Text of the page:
The -​-var: ; hack to toggle multiple values with one custom property

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What if I told you you could use a single property value to turn multiple different values on and off across multiple different properties and even across multiple CSS rules?

What if I told you you could turn this flat button into a glossy skeuomorphic button by just tweaking one custom property --is-raised, and that would set its border, background image, box and text shadows in one fell swoop?

How, you may ask?

The crux of this technique is this: There are two custom property values that work almost everywhere there is a var() call with a fallback.

The more obvious one that you probably already know is the initial value, which makes the property just apply its fallback. So, in the following code:

background: var(--foo, linear-gradient(white, transparent)) hsl(220 10% 50%);
border: 1px solid var(--foo, rgb(0 0 0 / .1));
color: rgb(0 0 0 var(--foo, / .8));

We can set --foo to initial to enable these “fallbacks” and append these values to the property value, adding a gradient, setting a border-color, and making the text color translucent in one go. But what to do when we want to turn these values off? Any non-initial value for --foo (that doesn’t create cycles) should work. But is there one that works in all three declarations?

It turns out there is another value that works everywhere, in every property a var() reference is present, and you’d likely never guess what it is (unless you have watched any of my CSS variable talks and have a good memory for passing mentions of things).


It’s whitespace! Whitespace is significant in a custom property. When you write something like this:

--foo: ;

This is not an invalid declaration. This is a declaration where the value of --foo is literally one space character. However, whitespace is valid in every CSS property value, everywhere a var() is allowed, and does not affect its computed value in any way. So, we can just set our property to one space (or even a comment) and not affect any other value present in the declaration. E.g. this:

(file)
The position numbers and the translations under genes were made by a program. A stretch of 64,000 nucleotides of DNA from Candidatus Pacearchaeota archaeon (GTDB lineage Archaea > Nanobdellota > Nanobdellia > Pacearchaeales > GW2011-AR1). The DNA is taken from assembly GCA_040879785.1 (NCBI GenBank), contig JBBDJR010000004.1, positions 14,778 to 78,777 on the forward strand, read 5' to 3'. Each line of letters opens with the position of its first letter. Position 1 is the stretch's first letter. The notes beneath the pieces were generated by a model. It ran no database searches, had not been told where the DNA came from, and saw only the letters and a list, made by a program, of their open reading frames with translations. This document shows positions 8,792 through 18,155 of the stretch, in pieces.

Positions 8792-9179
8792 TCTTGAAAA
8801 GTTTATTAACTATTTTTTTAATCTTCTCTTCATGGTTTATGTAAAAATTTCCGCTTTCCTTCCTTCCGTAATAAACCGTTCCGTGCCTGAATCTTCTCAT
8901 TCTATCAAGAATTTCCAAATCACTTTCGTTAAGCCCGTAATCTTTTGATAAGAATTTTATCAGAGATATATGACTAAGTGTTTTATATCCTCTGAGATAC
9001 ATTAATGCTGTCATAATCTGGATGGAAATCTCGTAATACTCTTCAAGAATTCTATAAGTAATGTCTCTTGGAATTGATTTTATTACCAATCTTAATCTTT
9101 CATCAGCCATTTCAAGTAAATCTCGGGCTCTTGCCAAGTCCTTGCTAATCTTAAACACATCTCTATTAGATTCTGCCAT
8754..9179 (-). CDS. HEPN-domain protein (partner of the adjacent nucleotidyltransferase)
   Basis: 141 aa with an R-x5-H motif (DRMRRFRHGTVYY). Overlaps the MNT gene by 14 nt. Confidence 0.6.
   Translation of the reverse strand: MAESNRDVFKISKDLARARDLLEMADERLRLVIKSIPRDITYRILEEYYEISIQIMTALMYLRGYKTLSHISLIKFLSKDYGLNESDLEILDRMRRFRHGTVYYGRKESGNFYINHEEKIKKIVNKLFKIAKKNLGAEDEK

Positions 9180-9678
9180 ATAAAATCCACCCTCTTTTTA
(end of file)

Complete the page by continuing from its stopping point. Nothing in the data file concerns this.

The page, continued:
--foo: ;
background: var(--foo, linear-gradient(white, transparent)) hsl(220 10% 50%);

produces the same result as:

background: hsl(220 10% 50%);

We can take advantage of this to essentially turn var() into a single-clause if() function and conditionally append values based on a single custom property.

As a proof of concept, here is the two button demo refactored using this approach:


I originally envisioned this as a building block for a technique horrible hack to enable “mixins” in the browser, since @apply is now defunct. However, the big limitation is that this only works for appending values to existing values — or setting a property to either a whole value or initial. There is no way to say “the background should be red if --foo is set and white otherwise”. Some such conditionals can be emulated with clever use of appending, but not most.

And of course there’s a certain readability issue: --foo: ; looks like a mistake and --foo: initial looks pretty weird, unless you’re aware of this technique. However, that can easily be solved with comments. Or even constants:

:root {
	--ON: initial;
	--OFF: ;

button {
	--is-raised: var(--OFF);
	/* ... */

#foo {
	--is-raised: var(--ON);

Also do note that eventually we will get a proper if() and won’t need such horrible hacks to emulate it, discussions are already underway [w3c/csswg-drafts#5009 w3c/csswg-drafts#4731].

So what do you think? Horrible hack, useful technique, or both? 😀

Prior art

Turns out this was independently discovered by two people before me:

And it was called “space toggle hack” in case you want to google it!